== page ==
INDIA'S ECONOMY AND THE SINO-INDIAN CONFLICT

Created: 12/14/1962

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CENTRALTELLIGENCE AGENCY

INDIA'S ECONOMY AND THE SINO-INDIAN CONFLICT

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JFK LIBRARY MANDATORY REVIEW

LK-_lZl2Z.

SEkWRET

OCI No.

2

CENTRAL INTELLIGENCE AGENCY

MEMORANDUM: India's Economy and the Sino-Indian Conflict

emergency defense effort willdemands on an economy already faltering under

an unwieldy economic development program. The economy was lagging when the border crisis broke in October, at least in terras of the economic growth charted by Indian planners under the Thirdear. Serious lags in production and shortages of domestic resources had developed during the second year of the plan; India's chronic foreign exchange shortage, moreover, seemed to be getting worse rather than better. Indian estimates of the foreign aid needed underillion plan were being raised fromillion to more thanillion.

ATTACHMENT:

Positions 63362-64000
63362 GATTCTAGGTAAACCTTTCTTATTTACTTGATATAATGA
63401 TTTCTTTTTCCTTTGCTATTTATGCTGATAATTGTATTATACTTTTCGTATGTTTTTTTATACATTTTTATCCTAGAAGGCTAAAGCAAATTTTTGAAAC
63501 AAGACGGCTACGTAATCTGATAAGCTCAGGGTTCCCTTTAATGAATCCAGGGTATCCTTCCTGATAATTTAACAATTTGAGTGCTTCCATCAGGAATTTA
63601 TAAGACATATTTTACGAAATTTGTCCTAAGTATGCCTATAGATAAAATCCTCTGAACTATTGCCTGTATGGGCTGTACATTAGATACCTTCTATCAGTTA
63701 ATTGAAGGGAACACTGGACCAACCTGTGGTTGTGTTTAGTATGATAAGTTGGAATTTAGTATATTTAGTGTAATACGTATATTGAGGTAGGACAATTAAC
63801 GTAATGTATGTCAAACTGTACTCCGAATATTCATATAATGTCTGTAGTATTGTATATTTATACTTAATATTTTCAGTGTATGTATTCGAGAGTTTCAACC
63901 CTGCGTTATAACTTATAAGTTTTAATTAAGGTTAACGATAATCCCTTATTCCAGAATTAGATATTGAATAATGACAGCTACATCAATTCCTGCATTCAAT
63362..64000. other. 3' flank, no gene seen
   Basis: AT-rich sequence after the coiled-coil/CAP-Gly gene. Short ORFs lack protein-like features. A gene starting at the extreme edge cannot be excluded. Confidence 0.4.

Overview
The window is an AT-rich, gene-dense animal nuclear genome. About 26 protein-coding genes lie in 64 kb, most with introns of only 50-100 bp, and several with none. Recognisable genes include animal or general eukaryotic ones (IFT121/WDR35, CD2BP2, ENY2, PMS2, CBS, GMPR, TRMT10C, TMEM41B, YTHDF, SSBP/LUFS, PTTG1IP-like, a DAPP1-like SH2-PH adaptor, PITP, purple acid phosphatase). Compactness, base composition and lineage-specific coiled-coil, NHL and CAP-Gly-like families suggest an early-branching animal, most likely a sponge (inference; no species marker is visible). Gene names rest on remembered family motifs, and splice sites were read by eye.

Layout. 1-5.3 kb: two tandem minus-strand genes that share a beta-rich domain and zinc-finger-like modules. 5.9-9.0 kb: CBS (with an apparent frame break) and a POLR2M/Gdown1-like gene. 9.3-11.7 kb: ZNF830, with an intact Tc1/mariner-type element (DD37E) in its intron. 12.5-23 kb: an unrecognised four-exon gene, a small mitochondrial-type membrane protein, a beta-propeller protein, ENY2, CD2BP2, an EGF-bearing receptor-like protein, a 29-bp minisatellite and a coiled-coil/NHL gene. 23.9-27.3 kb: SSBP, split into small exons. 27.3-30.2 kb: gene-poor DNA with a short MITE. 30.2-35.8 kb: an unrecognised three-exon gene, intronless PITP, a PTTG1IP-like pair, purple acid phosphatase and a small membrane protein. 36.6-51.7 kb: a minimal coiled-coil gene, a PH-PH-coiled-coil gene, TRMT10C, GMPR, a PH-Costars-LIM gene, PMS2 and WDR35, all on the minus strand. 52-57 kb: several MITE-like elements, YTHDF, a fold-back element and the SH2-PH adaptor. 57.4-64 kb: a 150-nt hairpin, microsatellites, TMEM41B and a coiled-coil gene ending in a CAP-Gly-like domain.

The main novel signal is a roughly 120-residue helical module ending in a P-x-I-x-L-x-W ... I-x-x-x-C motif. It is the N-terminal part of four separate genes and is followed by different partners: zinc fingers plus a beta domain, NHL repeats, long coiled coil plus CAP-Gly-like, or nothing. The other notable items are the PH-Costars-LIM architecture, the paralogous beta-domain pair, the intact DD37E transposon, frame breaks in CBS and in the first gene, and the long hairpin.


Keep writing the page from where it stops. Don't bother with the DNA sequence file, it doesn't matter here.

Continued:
planners now must add the costs ofmilitary buildup to the costs of Neither can be shortchanged, forbelieve that progress in basic development

is not only an economic and political necessity in itself but is as essentialound defense as men and guns.

The core of the problem, however, does not lie in the foreseeable increases in direct outlays for defense, even though these expenditures are likely6 to total someillion more than New Delhi had planned to spend before the Chinese attacked. The bulk of this additional directcould be met in theory from domestic resources, and if the present upsurge of wartime patriotic fervor is maintained and properly channeled such resources could, in fact, become available.

The real problem is the indirect, gradual effects of the reallocation of Indian resources and stepped up defense production on normal economic activity